The 2017 season had three nesting pair at Wasaga Beach, all of which were returning nesting birds. A total of 10 birds were identified during the spring arrivals.
The first pair had a difficult start due to the loss of some early eggs by a predator. Crows were seen in the vicinity. Nest 2 was located near the shoreline, while nest 3 was placed close to the boardwalk.
On June 15 the four chicks from Nest 3 sucessfully hatched. Unfortunately during the first weekend of June the female from Nest 2 disappeared. It is assumed that she was predated upon as several birds of prey, including a merlin, had been seen in the area. The male abandoned the nest shorly after the female’s disappearance. The eggs were unsalvagable. The lost female hatched at Wasaga Beach in 2012 and reared 10 chicks at Wasaga Beach between 2013 and 2015. She has mated with the ‘Green Bandit’ since 2014.
June 30, 2017
On June 20 and 22 the two chicks from the second nest of the first pair hatched. Unfortunately both chicks from that nest have not survived. The final chick was witnessed being predated upon by a merlin on June 26th. Merlin are a natural predator of pipling plover and their attacks are quick. During banding earlier that day, this chick was weighed in at 6.5grams. A total of three plover chicks at Wasaga Beach are surviving.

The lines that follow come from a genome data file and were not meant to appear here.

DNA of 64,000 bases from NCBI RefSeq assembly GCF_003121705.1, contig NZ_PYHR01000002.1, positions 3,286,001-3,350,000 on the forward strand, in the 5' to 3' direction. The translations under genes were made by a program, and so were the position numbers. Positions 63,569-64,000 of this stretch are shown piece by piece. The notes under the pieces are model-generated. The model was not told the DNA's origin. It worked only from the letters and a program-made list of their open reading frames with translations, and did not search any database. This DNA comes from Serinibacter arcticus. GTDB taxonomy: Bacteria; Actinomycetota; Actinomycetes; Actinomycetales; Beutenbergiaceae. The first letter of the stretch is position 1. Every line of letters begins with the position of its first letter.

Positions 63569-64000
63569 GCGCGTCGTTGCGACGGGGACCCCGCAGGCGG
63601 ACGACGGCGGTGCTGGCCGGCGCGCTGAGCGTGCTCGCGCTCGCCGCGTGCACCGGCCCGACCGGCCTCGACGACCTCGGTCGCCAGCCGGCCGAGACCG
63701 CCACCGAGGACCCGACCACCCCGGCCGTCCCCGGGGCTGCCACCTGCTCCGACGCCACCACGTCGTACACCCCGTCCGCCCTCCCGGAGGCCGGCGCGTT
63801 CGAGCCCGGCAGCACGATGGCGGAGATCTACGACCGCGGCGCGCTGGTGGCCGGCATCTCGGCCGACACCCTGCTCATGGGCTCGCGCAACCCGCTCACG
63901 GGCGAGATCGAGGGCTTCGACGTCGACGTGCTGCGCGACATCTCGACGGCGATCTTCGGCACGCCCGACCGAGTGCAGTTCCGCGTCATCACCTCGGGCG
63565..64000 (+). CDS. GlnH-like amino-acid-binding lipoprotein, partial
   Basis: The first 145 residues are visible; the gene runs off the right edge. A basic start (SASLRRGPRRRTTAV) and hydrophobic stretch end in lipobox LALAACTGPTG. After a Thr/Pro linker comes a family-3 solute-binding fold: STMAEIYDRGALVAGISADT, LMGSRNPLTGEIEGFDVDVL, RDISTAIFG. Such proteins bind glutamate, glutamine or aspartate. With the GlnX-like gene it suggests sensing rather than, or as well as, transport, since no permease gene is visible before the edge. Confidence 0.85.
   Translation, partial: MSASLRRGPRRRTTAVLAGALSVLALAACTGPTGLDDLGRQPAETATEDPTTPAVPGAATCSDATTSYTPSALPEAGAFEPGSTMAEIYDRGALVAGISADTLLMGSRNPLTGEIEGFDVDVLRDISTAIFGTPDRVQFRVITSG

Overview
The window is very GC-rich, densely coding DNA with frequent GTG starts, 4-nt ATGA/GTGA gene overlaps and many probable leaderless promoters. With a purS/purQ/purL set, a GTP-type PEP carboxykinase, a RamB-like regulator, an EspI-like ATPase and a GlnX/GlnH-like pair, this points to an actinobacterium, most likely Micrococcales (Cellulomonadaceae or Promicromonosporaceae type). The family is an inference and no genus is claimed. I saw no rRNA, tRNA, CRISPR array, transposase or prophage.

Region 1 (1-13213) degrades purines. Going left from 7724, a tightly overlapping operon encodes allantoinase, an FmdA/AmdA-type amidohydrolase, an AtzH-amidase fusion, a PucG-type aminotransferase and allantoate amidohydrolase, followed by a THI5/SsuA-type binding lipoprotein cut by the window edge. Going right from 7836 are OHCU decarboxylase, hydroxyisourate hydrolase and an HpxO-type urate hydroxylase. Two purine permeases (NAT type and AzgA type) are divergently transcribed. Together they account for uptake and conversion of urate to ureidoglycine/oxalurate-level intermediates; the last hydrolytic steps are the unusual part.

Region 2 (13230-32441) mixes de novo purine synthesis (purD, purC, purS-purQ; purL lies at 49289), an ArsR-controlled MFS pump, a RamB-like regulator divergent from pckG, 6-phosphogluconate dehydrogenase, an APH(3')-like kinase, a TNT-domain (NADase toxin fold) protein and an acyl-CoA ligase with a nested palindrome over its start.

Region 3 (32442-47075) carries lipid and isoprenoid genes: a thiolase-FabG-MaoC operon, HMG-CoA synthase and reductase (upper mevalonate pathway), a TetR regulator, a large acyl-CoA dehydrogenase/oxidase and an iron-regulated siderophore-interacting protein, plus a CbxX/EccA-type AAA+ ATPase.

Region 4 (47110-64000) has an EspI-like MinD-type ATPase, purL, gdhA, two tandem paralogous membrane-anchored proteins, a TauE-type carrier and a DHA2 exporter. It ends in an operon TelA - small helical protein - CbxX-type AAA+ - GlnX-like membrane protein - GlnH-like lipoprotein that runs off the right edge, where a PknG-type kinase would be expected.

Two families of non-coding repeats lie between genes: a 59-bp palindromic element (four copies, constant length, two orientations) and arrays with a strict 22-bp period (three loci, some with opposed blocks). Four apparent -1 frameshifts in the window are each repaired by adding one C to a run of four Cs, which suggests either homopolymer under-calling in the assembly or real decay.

Every year brings different successes and challenges to the piping plover recovery program at Wasaga Beach. The summer of 2016 was unique in its grand success of 14 fledged chicks. The current survival to date of three chicks is still a great accomplishment this year as it was only 10 years ago that the Great Lakes piping plover population was extirpated from (or no longer found in) Canada as a breeding species. Focusing on successes, this year there have been 7 nests in Ontario, which include:
- North Beach (1)
- Darlington (1)
- Sauble Beach (3)
- Limestone Nature Reserve (1)
- Wasaga Beach (1)
Two chicks from Nest 3 have been lost to what is likely a merlin. As a result, we are down to one chick remaining from Nest 3. With the rain keeping people away this season, we have experienced significantly less issues with gulls but people are repeatedly witnessing a merlin hunting actively in and around Ploverland. Regardless, we are going to keep moving forward with our heads held high as we celebrate 10 fantastic (yes, fantastic!) years of Piping Plovers at Wasaga Beach.
Our final chick has fully develped its adult feathers and fledged. He has been observed along New Wasaga beach this past week. He will be also exploring other beaches and will soon migrate south for the winter.
While our numbers are down this year, our volunteer program has helped to ‘raise’ 54 fledglings since the program began 10 years ago. Our birds are also establishing new nesting sites across Ontario, which is a great way to look at the success of the program.